• Themes are large focus areas that span the organization.
  • Initiatives are collections of epics that drive toward a common goal.
  • Epics are large bodies of work (projects) that can be broken down into a number of smaller tasks (called stories).
  • Stories/Tasks (also called “user stories”) are short requirements or requests written from the perspective of an end user.
Themes, Initiatives, Epics, Stories / Tasks
Source and more info at Atlassian Agile Coach

5. Tasks & Priorities

Tasks should be manageable to close within a few hours (not days!) – keep breaking down until you achieve smaller manageable subtasks. Prioritize them simply as:

  • “High”
  • “Medium”
  • “Low”
  • “Urgent” – a special case for critical tasks that take precedence over the other priorities)

Each team member will start with High-priority items first and then deal with Medium and Low.

6. Sprint planning, backlog and task assignment

A sprint is usually a period of 2 weeks during which your team is working on the tasks within the Sprint only – like a “running sprint”. First, create a backlog (a list of all tasks), then prioritize and pick those tasks that are most important for the current sprint. Make sure to measure your tasks to be manageable within a sprint.

Source: Scrum.org

7. Daily Standups

This is a daily morning meeting (start the earliest the work day starts) where you go with your team members over the tasks completed yesterday and tasks planned for today. The meeting is led by a team lead / cross-team lead and each team member goes over his assigned tasks. This is a SHORT meeting that should not exceed 10-15 minutes (thus the word “standups” as people usually stand at this meeting to make it brief). All time-consulting discussions should be taken out of this standup and discussed separately via another video call, chat or meeting. The purpose of the standup is review and align everyone on the tasks at hand.

8. Retrospective & New Sprint

When you finish a sprint – you will do a Retrospective” – basically a “review” to evaluate the performance of the current spring and create a plan for improvements to be enacted during the next Sprint. During the Sprint Retrospective, each team member participates and has a voice in the proces; the team usually discusses the following:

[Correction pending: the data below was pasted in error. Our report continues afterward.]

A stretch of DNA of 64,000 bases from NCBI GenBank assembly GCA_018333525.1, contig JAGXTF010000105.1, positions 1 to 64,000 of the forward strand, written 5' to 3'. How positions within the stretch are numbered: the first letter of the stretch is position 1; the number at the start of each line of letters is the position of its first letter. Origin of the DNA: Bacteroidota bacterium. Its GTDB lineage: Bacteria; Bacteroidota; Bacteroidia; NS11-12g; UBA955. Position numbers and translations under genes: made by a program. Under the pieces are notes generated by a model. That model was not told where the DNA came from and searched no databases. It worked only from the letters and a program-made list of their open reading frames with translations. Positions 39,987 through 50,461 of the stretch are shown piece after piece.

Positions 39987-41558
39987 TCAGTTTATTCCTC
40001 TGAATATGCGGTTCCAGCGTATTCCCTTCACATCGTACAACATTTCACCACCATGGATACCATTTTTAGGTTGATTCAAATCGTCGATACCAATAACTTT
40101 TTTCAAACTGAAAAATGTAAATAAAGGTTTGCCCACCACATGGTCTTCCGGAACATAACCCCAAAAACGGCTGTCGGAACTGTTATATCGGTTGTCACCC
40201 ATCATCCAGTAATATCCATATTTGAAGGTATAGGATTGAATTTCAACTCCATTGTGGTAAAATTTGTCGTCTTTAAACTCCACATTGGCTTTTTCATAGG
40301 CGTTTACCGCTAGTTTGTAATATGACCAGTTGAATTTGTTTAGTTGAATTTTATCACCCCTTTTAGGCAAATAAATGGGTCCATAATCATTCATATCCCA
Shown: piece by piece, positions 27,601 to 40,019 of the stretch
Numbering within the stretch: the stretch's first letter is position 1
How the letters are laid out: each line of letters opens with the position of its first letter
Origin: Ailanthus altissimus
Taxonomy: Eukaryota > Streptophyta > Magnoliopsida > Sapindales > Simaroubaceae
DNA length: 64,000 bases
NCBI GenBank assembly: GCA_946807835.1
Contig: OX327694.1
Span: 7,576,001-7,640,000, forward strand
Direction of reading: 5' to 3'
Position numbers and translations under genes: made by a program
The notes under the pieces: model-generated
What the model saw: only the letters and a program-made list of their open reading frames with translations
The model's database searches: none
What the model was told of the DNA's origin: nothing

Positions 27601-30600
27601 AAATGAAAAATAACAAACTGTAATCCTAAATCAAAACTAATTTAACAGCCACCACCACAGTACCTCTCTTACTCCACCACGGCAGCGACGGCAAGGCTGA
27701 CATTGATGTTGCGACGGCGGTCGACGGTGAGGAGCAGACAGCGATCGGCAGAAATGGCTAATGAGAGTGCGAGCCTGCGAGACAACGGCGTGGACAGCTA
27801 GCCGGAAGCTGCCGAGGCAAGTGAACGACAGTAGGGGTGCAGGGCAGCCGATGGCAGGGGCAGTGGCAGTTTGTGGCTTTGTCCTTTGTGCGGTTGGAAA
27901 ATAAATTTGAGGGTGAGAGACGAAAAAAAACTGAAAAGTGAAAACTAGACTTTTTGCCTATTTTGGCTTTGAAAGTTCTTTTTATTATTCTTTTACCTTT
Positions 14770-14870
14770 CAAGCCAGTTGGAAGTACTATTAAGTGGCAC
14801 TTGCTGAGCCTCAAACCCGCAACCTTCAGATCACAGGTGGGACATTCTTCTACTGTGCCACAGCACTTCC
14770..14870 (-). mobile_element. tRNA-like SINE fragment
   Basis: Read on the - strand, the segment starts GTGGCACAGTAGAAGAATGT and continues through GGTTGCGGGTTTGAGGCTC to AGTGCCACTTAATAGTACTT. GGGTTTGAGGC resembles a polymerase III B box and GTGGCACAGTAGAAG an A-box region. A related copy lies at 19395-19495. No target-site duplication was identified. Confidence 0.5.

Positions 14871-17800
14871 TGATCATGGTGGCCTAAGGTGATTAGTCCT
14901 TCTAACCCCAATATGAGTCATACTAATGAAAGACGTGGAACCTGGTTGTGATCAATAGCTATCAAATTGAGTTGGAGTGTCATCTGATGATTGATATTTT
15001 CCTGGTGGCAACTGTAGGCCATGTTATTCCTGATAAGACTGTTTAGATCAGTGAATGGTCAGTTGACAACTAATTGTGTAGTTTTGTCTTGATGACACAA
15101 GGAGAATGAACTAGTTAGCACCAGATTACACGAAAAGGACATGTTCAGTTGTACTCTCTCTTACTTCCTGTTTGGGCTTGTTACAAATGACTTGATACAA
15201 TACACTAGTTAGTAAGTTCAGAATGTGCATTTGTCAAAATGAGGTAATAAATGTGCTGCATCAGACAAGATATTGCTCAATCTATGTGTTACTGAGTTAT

• What went well in the Sprint
  • What could be improved
  • What will we commit to improve in the next Sprint

When you are done, start planning the new sprint with the above in mind! That’s how you optimize and learn!

9. Reviews, Evaluation, Retention

It’s critical for a team lead/manager to maintain consistent and meaningful relationships with each team member. Your manager needs to do 1-on-1’s with each team member regularly, plus quarterly reviews and bi-annual evaluations (not yearly) – don’t let things slip and wait for your team members to come with real concern when it’s too late and they are already interviewing with other companies. The two key “takeaways” here:

  • Remote work improves employee productivity, happiness, and retention – see this article
  • For many – a great manager is 50% of their success and well-being in the company

10. Expert Help and Agile Coaching

It’s hard to adopt Agile practices if you don’t have prior experience. Get some expert help – it is critical to have an experienced “Agile coach” to support your teams, provide guidance and offer spot training and coaching. You could also hire an Agile consultant or perhaps find pro bono volunteers from the private sector.

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Armix Group – we help set up and optimize remote teams!

Remote Teams Strategy, Agile Coaching & Tools.